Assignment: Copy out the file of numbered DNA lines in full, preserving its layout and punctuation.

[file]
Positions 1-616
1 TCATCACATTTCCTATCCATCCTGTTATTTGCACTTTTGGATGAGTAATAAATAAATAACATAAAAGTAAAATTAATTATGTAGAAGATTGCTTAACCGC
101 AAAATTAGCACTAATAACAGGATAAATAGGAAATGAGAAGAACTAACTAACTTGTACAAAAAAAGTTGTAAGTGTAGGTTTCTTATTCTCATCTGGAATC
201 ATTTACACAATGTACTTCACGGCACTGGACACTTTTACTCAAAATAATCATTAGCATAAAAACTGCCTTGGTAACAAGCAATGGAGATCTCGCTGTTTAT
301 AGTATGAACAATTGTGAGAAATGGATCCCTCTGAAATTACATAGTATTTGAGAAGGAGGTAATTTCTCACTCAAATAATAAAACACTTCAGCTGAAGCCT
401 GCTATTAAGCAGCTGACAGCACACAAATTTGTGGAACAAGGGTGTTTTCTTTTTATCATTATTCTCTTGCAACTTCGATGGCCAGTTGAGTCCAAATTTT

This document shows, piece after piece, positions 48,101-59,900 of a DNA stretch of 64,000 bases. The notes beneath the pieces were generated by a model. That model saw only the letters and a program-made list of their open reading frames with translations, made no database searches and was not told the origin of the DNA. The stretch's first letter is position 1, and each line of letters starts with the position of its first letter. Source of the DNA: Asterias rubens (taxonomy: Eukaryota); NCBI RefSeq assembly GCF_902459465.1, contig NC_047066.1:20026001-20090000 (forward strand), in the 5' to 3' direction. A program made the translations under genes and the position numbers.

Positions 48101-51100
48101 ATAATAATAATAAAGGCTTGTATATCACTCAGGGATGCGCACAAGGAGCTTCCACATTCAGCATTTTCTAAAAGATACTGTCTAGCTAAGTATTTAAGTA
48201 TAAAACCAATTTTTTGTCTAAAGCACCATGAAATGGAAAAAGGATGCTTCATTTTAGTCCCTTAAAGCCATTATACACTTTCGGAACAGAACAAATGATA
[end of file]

Positions 1-616
1 TCATCACATTTCCTATCCATCCTGTTATTTGCACTTTTGGATGAGTAATAAATAAATAACATAAAAGTAAAATTAATTATGTAGAAGATTGCTTAACCGC
101 AAAATTAGCACTAATAACAGGATAAATAGGAAATGAGAAGAACTAACTAACTTGTACAAAAAAAGTTGTAAGTGTAGGTTTCTTATTCTCATCTGGAATC
201 ATTTACACAATGTACTTCACGGCACTGGACACTTTTACTCAAAATAATCATTAGCATAAAAACTGCCTTGGTAACAAGCAATGGAGATCTCGCTGTTTAT
301 AGTATGAACAATTGTGAGAAATGGATCCCTCTGAAATTACATAGTATTTGAGAAGGAGGTAATTTCTCACTCAAATAATAAAACACTTCAGCTGAAGCCT
401 GCTATTAAGCAGCTGACAGCACACAAATTTGTGGAACAAGGGTGTTTTCTTTTTATCATTATTCTCTTGCAACTTCGATGGCCAGTTGAGTCCAAATTTT

This document shows, piece after piece, positions 48,101-59,900 of a DNA stretch of 64,000 bases. The notes beneath the pieces were generated by a model. That model saw only the letters and a program-made list of their open reading frames with translations, made no database searches and was not told the origin of the DNA. The stretch's first letter is position 1, and each line of letters starts with the position of its first letter. Source of the DNA: Asterias rubens (taxonomy: Eukaryota); NCBI RefSeq assembly GCF_902459465.1, contig NC_047066.1:20026001-20090000 (forward strand), in the 5' to 3' direction. A program made the translations under genes and the position numbers.

Positions 48101-51100
48101 ATAATAATAATAAAGGCTTGTATATCACTCAGGGATGCGCACAAGGAGCTTCCACATTCAGCATTTTCTAAAAGATACTGTCTAGCTAAGTATTTAAGTA
48201 TAAAACCAATTTTTTGTCTAAAGCACCATGAAATGGAAAAAGGATGCTTCATTTTAGTCCCTTAAAGCCATTATACACTTTCGGAACAGAACAAATGATA